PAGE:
Obama administration continues to recognize the importance of ratifying UNCLOS to resolve boundary disputes
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While the United States has a significant amount of ECS in the Arctic, as a non-party to the Law of the Sea Convention, the U.S. is at a significant disadvantage relative to the other Arctic Ocean coastal States. Those States are parties to the Convention, and are well along the path to obtaining legal certainty and international recognition of their Arctic ECS.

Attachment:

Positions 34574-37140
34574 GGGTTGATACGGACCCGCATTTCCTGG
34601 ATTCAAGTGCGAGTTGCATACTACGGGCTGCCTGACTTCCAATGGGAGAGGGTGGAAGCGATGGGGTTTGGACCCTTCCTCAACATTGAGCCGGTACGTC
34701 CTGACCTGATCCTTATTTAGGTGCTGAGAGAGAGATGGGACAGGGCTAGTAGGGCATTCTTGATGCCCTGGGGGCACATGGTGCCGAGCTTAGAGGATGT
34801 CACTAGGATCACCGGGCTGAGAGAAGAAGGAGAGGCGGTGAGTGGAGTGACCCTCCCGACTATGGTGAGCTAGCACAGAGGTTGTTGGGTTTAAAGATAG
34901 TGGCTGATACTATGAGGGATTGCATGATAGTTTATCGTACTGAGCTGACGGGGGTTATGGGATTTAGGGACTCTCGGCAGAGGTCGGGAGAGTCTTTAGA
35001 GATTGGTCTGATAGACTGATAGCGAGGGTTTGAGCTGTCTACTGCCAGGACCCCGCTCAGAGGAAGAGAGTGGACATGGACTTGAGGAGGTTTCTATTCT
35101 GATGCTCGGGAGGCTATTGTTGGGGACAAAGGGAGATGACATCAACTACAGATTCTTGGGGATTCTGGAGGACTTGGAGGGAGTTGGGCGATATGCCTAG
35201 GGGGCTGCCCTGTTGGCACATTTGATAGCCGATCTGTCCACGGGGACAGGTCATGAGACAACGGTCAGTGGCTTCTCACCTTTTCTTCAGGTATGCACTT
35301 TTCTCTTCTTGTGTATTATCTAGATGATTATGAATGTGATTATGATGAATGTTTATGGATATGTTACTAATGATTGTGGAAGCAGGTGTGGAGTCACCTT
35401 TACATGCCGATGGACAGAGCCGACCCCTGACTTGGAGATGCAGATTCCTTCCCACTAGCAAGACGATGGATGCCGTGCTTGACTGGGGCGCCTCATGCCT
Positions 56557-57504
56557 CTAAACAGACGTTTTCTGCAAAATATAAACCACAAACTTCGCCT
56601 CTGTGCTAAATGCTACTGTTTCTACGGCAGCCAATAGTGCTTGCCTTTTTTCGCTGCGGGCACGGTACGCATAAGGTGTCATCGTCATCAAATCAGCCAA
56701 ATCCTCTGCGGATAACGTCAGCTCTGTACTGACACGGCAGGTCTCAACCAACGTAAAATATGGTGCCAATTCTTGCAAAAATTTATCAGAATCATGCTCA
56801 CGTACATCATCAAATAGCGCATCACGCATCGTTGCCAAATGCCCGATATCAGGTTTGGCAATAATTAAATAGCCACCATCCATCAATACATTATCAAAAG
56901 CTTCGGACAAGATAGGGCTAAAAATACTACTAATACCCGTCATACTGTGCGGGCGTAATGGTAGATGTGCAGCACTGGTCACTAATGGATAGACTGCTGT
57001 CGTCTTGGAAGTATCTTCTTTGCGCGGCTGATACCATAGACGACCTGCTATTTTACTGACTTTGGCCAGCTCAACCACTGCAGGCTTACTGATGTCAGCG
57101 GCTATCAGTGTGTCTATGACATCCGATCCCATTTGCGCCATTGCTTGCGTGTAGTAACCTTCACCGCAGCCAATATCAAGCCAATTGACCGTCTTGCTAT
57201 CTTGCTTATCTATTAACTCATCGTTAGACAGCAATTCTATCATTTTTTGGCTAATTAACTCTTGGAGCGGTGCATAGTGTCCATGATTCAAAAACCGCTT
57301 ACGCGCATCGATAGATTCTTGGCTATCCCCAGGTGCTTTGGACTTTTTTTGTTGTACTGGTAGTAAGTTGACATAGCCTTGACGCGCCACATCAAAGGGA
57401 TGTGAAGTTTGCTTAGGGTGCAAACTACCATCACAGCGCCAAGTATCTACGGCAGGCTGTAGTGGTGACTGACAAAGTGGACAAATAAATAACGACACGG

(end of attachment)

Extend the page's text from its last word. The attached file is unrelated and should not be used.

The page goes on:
Becoming a Party to the Law of the Sea Convention would allow the United States to fully secure its rights to the continental shelf off the coast of Alaska, which is likely to extend out to more than 600 nm. However, only as a Party would we put our rights on the firmest legal footing and have access to the Convention’s procedure that would maximize legal certainty and international recognition of the U.S. continental shelf that extends beyond 200 nm. U.S. accession is a matter of geostrategic importance in the Arctic (where all other Arctic nations, including Russia, are Parties and can fully secure their continental shelf rights). The Administration remains committed to acceding to the LOS Convention as a high priority.